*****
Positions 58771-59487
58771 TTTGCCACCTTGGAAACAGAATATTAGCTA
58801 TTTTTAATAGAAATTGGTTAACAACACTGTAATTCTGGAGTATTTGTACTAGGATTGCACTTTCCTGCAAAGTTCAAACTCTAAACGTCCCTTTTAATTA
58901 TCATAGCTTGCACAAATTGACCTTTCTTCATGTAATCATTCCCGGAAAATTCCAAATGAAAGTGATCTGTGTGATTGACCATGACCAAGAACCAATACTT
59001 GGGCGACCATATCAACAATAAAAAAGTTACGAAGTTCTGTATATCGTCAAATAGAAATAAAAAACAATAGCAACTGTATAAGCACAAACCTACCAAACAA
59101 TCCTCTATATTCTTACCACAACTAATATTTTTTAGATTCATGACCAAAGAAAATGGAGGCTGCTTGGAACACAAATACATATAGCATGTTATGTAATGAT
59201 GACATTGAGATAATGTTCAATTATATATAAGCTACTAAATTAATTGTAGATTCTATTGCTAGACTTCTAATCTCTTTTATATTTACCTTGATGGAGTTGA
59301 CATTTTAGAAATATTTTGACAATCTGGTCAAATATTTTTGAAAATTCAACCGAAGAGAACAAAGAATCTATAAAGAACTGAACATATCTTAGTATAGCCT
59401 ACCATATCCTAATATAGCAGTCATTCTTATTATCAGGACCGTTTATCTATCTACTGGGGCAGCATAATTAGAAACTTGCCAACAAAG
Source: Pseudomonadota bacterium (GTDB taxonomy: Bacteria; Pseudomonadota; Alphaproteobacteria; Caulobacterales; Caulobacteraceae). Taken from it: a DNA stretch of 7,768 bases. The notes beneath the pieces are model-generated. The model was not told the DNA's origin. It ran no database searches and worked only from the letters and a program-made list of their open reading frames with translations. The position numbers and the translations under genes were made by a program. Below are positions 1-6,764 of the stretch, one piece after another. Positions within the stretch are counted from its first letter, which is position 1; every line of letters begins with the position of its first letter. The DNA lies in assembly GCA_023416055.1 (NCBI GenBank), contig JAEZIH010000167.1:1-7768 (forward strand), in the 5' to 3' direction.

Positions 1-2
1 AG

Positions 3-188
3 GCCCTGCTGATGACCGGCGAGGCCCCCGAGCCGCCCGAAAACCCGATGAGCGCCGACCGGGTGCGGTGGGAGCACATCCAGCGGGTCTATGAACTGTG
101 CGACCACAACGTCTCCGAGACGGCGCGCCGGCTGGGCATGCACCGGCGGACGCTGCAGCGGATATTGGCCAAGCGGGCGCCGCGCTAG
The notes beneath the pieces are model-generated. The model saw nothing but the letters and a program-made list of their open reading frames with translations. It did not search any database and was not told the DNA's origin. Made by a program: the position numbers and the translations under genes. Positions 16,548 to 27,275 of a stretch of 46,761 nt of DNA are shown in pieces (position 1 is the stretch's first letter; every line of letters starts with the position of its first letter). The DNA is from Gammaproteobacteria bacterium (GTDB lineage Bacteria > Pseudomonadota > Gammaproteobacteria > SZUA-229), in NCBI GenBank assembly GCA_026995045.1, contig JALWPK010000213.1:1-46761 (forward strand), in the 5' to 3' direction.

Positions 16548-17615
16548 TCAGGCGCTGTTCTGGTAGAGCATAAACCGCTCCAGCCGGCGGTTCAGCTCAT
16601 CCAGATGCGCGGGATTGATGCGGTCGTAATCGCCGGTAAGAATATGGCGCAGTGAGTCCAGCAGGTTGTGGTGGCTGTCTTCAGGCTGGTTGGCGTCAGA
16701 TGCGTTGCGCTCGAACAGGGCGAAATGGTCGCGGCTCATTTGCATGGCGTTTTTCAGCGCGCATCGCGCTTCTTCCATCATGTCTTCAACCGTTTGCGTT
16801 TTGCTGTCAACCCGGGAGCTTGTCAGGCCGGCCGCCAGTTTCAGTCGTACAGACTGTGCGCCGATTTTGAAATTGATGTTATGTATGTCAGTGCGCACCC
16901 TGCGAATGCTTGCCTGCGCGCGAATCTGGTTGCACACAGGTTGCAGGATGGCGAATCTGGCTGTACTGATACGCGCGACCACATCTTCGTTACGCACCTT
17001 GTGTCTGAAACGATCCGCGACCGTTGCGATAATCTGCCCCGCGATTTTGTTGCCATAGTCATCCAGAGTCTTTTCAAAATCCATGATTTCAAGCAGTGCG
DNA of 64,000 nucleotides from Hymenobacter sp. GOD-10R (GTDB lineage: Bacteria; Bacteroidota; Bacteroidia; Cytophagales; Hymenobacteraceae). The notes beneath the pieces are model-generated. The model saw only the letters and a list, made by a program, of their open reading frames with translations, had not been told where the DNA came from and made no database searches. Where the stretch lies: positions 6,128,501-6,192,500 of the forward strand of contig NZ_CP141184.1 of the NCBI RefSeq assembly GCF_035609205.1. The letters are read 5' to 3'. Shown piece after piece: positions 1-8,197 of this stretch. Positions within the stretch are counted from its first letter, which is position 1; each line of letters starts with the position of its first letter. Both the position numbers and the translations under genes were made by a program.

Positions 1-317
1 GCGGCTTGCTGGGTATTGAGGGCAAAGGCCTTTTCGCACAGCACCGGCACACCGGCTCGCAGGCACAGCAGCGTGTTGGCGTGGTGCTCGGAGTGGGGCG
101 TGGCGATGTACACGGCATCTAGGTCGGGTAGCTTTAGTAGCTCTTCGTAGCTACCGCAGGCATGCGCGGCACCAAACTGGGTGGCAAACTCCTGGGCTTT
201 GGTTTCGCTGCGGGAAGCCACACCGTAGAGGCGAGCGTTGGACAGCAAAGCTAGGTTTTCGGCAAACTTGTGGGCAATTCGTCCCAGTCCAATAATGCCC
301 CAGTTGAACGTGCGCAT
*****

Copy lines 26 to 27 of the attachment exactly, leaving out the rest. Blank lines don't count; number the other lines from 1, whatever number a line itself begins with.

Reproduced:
1 GCGGCTTGCTGGGTATTGAGGGCAAAGGCCTTTTCGCACAGCACCGGCACACCGGCTCGCAGGCACAGCAGCGTGTTGGCGTGGTGCTCGGAGTGGGGCG
101 TGGCGATGTACACGGCATCTAGGTCGGGTAGCTTTAGTAGCTCTTCGTAGCTACCGCAGGCATGCGCGGCACCAAACTGGGTGGCAAACTCCTGGGCTTT